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Grouper fishing ban in Florida Keys is a hot-button issue

A temporary ban on grouper fishing in the Florida Keys goes into effect on Jan. 1, and commercial fishermen are worried it will decimate their business ventures.

The four-month ban is an effort to protect shallow-water grouper -- including black, gag, red and yellowfin -- during their primary spawning season.

Area charter fishing outfits contend the ban may all but kill their industry, already devastated by the economic downturn.

"This ban will put people out of business. It is draconian," Andy Griffiths, who owns a charter-boat company near Key West, told the Miami Herald.

"This couldn't come at a worse time," Griffiths added. "My business is already off 80% because of the economy."

Griffiths has had to downsize his fleet by half, and has lowered his prices to what he charged two decades ago, which is just enough to pay each boat's crew.

Ocean conservancy groups and fishery managers contend that the grouper has been overfished for decades and that the species cannot sustain itself unless something is done.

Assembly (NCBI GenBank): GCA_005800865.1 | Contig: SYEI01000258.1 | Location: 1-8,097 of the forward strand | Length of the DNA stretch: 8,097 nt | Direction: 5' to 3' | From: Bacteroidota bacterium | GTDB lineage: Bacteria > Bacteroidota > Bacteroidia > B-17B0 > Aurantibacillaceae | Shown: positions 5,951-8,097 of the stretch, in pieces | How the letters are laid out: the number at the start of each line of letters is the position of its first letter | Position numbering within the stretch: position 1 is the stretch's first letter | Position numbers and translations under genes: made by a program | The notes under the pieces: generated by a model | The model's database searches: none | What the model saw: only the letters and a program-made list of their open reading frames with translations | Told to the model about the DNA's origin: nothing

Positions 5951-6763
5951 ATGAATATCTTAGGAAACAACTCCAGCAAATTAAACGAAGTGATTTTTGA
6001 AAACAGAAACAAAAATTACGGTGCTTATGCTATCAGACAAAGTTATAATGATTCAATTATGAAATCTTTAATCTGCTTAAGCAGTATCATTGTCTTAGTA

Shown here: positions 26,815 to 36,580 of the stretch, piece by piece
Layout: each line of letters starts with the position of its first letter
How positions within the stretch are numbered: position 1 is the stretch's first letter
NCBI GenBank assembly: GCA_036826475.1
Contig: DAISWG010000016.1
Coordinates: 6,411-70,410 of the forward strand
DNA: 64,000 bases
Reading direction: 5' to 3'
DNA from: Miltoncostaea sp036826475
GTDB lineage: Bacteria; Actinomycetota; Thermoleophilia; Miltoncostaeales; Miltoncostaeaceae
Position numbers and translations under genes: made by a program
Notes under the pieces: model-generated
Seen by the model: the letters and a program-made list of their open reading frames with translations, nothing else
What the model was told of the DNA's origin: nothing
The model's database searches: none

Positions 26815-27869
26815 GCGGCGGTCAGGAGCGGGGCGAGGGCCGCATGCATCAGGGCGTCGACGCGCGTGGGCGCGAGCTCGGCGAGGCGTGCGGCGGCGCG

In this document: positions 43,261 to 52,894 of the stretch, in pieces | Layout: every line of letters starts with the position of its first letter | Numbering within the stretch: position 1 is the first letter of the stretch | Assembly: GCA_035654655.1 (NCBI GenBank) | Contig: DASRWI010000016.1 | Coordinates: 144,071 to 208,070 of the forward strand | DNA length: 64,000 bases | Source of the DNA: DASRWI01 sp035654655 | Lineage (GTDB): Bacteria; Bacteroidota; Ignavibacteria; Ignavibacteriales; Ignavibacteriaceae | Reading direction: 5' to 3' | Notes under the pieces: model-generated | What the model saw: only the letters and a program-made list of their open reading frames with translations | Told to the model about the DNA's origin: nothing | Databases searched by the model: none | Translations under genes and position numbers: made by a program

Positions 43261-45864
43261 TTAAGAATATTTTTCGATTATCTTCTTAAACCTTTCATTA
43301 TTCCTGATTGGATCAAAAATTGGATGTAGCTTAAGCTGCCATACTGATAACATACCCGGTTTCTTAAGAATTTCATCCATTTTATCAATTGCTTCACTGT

"We want to do the right thing, and hopefully the closure will speed up the recovery effort of the grouper," Rodney Barreto, Florida Fish and Wildlife Conservation Commission chairman, said. "We want to remain the fishing capital of the world, but it's not going to be any fun to go out and not catch anything."

The ban will run annually until grouper stock has recovered, and is being instituted to conform to a federal grouper fishing ban.

"Despite some objections, if we were to oppose the feds, they actually could impose harder restrictions and more lengthy closures," Barreto said.
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